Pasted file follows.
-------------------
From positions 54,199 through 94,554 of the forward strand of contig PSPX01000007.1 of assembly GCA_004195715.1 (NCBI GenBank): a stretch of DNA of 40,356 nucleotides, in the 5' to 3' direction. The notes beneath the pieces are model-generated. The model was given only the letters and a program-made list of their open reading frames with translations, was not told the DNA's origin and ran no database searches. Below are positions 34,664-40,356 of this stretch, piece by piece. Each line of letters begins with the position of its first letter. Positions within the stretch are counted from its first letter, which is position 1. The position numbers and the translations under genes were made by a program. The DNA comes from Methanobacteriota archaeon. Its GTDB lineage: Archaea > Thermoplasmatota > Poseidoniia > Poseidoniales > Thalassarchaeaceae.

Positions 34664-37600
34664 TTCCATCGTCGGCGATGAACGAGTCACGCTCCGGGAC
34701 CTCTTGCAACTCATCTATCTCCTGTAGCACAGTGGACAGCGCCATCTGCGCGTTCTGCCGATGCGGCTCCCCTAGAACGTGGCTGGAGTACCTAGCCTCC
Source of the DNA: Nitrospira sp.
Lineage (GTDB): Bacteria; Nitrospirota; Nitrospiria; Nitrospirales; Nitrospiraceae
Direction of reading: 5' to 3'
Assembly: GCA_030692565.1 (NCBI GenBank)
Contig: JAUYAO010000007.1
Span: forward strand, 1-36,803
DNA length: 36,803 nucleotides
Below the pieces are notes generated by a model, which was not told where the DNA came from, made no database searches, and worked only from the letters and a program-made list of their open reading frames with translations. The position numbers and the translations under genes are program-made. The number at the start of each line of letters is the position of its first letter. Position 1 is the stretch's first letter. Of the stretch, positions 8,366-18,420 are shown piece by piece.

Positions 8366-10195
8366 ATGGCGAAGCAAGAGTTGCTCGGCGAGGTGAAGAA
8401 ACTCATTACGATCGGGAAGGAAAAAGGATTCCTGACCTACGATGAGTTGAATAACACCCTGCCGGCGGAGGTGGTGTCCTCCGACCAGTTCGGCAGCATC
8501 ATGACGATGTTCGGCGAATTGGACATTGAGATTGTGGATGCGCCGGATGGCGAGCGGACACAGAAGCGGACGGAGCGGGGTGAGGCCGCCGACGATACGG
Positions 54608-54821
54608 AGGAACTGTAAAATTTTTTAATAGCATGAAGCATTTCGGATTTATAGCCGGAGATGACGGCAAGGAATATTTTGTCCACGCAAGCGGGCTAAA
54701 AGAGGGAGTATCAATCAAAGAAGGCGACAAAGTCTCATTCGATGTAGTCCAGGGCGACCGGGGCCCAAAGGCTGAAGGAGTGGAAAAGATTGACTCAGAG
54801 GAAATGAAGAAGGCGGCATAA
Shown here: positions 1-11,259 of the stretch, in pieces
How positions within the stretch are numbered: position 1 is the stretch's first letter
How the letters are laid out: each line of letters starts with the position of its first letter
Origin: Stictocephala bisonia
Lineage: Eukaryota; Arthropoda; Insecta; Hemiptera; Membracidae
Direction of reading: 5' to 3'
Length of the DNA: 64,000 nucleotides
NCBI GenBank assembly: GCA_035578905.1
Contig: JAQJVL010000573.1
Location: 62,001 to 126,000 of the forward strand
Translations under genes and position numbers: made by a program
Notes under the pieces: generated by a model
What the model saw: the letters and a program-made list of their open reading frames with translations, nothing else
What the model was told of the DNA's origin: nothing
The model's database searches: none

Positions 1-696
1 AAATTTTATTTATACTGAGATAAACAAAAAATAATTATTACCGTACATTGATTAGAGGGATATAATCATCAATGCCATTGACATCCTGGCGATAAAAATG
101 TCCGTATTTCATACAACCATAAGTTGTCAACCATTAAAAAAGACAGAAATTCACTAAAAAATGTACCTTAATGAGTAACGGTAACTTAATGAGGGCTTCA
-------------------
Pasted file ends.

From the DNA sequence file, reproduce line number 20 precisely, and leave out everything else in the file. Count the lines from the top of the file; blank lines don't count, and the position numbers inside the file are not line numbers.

54801 GAAATGAAGAAGGCGGCATAA